Despite my mother’s enthusiastic recommendation, I found Westminster Abbey a difficult place to visit, and should I return to London, I don’t believe I will return there. The church itself is well-built and handsome, but its graceful old bones are impossible to see for all the plaques and busts and sculptures and coats-of-arms and regimental flags and inscriptions and decorated tombs and every other imaginable memorial created by the hand of man tumbling all over each other and fighting for attention.
Many of them would be quite beautiful, were there enough negative space around them to let them breathe. As it is, their tawdry overcrowding combined with the sad tombstones effaced by years of being trodden underfoot crushes the spirit with insistent reminders of not only death, but insignificance. Many interred there led thoroughly uninteresting and undistinguished lives, landing in Westminster Abbey by virtue of exalted birth or exalted wealth. Saddest of all to me are the many women whose tombs only remarked on their husbands or sons.
Dampening the experience further are the Abbey staff, who are clearly caught in a deeply unpleasant dilemma: tourists are their bread-and-butter, but they hate tourists, hate the hundreds of profane feet defiling sacred ground. Not a good mental space to be forced into, and they don’t hesitate to make their distaste known.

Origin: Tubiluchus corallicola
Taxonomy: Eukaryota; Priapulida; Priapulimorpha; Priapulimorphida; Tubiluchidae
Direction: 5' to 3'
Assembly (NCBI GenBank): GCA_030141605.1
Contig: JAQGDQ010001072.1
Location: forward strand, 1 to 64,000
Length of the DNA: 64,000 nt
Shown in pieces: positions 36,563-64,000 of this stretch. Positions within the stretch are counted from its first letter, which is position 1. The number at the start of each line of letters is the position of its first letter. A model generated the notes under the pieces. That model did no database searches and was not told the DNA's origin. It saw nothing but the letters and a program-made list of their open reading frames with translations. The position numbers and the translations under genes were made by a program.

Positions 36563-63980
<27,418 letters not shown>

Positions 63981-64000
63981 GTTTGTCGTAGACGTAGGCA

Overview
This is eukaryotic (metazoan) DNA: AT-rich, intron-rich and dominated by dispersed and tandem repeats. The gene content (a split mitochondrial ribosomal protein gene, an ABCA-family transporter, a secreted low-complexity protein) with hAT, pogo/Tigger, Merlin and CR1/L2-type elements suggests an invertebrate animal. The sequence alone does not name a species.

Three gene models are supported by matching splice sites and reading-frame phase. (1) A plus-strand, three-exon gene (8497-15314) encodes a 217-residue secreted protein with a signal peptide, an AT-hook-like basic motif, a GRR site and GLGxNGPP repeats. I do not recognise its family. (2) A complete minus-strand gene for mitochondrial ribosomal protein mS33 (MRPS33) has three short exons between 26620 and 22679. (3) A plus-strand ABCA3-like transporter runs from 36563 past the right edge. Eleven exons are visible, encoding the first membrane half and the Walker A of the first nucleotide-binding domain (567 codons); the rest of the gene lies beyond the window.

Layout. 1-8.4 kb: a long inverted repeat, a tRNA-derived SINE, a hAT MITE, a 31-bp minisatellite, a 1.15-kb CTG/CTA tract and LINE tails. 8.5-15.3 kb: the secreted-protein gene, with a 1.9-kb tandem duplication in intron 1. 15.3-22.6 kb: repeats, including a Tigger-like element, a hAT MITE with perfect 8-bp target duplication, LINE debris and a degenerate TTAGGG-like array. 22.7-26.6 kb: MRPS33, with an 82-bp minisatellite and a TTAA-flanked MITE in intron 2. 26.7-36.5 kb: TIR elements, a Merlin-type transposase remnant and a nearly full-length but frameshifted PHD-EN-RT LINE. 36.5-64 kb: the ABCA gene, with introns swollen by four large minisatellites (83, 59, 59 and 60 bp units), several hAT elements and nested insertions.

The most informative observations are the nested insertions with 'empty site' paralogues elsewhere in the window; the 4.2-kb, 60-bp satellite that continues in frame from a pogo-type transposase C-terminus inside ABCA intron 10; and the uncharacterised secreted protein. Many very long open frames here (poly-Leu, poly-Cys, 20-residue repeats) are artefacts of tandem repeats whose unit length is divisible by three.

The Abbey is definitely an overwhelming pile of plaques, memorials, tombs, gravestones, and historical bric-a-brac, applied slapdash in layers and sometimes right over those of political enemies. Our experience on entering was a similarly overwhelming sense of visual overload; it would best be expressed by muttering "gah!" and heading for the exits. However, we were lucky in that we signed up for the last tour of the day, with a decent docent who knew his stuff, and he took us from royal tomb to royal tomb in chrono order, and by then end we'd gotten not just a tour, but a 90-minute crash course in English history.
If we hadn't taken the tour, and hadn't been lucky in getting a good guide, we would have left a lot more quickly and would have missed some interesting experiences. I'll never forget the sensation I felt when the organist "cleared the Abbey's throat" so to speak and played a few practice chords on the organ. I didn't so much hear the low notes as act as a resonating chamber for them as they quivered in my chest. Whew. I wish we could have stayed for the choir practice and service, but that would have been another couple of hours, and we were already pretty wiped out.
Dorothea's right about the annoyance the Abbey staff can exhibit about the tourists in a house of worship; also the hourly prayer meant to remind everyone that "it's a church, after all" sounds just like a departure announcement at the bus terminal.